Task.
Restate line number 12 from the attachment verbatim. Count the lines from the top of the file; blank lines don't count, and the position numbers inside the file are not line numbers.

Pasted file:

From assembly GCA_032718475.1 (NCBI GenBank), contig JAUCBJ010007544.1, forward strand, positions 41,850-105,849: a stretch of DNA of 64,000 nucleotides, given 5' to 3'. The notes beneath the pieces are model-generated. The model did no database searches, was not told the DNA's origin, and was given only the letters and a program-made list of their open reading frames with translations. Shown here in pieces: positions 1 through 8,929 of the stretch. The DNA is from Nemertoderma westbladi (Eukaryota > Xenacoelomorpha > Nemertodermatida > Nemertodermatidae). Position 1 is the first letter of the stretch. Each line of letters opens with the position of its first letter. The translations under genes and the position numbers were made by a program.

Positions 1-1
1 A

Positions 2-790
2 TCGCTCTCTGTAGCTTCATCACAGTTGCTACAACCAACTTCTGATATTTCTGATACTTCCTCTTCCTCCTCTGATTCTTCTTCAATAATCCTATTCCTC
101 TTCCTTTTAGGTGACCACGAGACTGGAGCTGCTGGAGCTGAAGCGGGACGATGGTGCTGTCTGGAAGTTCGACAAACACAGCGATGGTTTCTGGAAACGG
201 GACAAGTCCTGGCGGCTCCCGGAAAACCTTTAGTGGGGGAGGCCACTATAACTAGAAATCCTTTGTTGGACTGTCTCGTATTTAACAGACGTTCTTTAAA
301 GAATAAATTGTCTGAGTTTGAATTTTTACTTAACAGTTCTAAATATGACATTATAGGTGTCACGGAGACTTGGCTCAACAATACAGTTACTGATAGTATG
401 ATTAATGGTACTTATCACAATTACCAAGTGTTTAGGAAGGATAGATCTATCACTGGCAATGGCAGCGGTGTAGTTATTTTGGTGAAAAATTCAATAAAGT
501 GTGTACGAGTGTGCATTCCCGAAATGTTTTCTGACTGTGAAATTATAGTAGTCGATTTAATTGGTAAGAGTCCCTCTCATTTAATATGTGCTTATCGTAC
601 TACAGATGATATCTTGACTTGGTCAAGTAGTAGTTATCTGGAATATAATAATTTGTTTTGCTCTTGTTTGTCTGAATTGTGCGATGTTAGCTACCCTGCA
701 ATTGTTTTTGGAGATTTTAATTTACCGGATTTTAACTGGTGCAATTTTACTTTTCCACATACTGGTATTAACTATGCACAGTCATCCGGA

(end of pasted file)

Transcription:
701 ATTGTTTTTGGAGATTTTAATTTACCGGATTTTAACTGGTGCAATTTTACTTTTCCACATACTGGTATTAACTATGCACAGTCATCCGGA